Zika virus disease is caused by a virus transmitted by Aedes mosquitoes, same family of mosquito causing dengue, chikungunya and yellow fever. Usually, Aedes mosquitoes bite during the morning, late afternoon and evenings and they can survive both indoor and outdoor environments.Those infected usually experience mild fever, skin rash (exanthema) and conjunctivitis that can last somewhere between 2 days and a week.
As vaccines and other treatment methods are still under research, the best prevention method is protecting yourselfagainst mosquito bites. Cases of the presence of the Zika virus has been recorded in tropical regions of Africa, North and South America, Asia and the Pacific.
Travelling and Zika virus
Due to the outbreak of the zika virus, Centers for disease control and prevention (CDC) has recommended guidelines regarding people travelling to an area with Zika virus.Especially pregnant women have to be extra careful as Zika virus disease is linked to an alarming increase in the rate of the birth defect known as microcephaly. Microcephaly is a neurological condition where a newborn’s head size is significantly smaller than the average size for infants of the same age. This can lead to various complications and developmental delays in movement and speech. Therefore, these guidelines areespecially for pregnant women, who is travelling to an area under travel alert zone. It recommends screening, testing and management of pregnant women travellers.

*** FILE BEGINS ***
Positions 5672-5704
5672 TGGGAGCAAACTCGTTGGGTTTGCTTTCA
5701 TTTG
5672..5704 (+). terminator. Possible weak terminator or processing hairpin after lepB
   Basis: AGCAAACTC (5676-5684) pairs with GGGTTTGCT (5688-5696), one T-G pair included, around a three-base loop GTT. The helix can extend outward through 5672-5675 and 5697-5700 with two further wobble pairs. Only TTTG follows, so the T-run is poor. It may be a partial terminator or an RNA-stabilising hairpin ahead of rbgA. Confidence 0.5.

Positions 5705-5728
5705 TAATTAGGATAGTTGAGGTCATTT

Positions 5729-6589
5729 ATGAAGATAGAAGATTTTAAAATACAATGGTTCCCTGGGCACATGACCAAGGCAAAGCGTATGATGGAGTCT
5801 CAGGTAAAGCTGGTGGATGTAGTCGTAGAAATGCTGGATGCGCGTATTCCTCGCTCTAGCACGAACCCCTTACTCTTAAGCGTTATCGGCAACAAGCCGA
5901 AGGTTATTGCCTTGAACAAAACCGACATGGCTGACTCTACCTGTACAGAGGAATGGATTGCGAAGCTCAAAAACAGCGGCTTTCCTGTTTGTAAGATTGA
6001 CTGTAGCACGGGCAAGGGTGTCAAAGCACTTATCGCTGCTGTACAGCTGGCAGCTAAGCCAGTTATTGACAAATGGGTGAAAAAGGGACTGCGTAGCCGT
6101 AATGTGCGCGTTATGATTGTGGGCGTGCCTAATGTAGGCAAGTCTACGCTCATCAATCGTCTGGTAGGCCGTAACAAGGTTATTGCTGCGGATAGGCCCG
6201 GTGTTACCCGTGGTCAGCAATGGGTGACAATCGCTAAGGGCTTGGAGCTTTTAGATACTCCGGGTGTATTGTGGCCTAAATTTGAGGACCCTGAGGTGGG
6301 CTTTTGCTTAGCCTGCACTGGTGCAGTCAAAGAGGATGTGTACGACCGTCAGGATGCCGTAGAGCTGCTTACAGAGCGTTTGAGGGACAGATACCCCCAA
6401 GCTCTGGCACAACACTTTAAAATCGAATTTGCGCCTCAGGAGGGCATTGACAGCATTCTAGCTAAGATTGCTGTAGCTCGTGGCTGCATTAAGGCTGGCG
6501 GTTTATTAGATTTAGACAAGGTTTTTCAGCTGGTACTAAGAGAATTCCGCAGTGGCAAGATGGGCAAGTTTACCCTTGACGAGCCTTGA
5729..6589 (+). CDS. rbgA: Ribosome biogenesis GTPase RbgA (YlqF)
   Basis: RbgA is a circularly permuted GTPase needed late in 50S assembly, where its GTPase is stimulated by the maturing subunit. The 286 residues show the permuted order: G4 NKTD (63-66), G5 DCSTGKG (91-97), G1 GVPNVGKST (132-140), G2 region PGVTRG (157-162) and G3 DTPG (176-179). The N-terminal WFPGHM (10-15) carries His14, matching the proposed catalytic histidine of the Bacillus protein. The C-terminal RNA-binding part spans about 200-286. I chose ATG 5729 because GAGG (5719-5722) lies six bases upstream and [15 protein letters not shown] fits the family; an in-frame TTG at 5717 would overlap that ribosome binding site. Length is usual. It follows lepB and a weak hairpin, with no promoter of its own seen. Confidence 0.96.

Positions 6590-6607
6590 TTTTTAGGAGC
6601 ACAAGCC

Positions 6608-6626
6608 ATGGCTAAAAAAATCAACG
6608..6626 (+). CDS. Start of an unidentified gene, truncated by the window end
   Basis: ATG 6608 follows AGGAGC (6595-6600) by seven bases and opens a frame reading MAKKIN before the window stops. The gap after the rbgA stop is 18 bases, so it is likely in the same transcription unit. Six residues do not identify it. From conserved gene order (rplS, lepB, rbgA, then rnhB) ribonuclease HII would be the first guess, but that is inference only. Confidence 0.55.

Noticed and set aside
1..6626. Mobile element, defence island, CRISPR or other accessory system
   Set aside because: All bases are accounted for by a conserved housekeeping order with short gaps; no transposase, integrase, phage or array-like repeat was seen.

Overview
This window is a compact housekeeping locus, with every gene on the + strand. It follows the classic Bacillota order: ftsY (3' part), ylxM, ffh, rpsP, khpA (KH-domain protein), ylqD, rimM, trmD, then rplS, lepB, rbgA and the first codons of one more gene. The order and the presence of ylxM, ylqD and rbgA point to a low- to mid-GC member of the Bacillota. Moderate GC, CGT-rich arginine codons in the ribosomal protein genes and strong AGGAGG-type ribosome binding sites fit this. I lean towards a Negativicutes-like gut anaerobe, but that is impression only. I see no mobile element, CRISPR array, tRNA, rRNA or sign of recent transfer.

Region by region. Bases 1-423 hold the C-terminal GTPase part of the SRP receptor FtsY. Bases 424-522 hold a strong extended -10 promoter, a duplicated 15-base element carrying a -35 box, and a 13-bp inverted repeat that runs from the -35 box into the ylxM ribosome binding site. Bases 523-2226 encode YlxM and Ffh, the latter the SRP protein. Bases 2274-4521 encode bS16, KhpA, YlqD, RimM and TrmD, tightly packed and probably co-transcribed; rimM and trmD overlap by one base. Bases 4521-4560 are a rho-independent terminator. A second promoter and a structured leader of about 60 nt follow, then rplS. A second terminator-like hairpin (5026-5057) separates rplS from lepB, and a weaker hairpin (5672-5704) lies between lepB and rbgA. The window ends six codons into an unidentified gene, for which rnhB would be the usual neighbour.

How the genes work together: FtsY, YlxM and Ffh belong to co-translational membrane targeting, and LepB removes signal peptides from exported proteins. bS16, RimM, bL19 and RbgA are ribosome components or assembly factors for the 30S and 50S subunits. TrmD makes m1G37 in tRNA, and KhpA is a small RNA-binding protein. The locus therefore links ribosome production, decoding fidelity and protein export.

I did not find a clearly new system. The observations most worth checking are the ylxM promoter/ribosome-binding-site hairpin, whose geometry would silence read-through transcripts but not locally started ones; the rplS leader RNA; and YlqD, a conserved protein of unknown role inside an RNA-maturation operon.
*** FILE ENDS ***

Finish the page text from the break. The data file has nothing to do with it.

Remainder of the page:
Some of the steps to be taken while travelling in order to prevent mosquito bites include:
1. Using a mosquito or insect repellent
2. Wearing light colored clothes and cover as much body as possible
3. Physical barriers such as mosquito nets, closing windows, doors
4. Empty, clean or cover containers that hold water such as flower pots, tyres, buckets or any place which is a potential breeding site
5. Spray of larvicides and insecticides by public health authorities
Patients with Zika Virus Disease should get plenty of fluids, rest and treat pain and fever with medication. Pregnant women are advised to consult their physician and avoid traveling to areas where Zika Virus Disease is on high alert.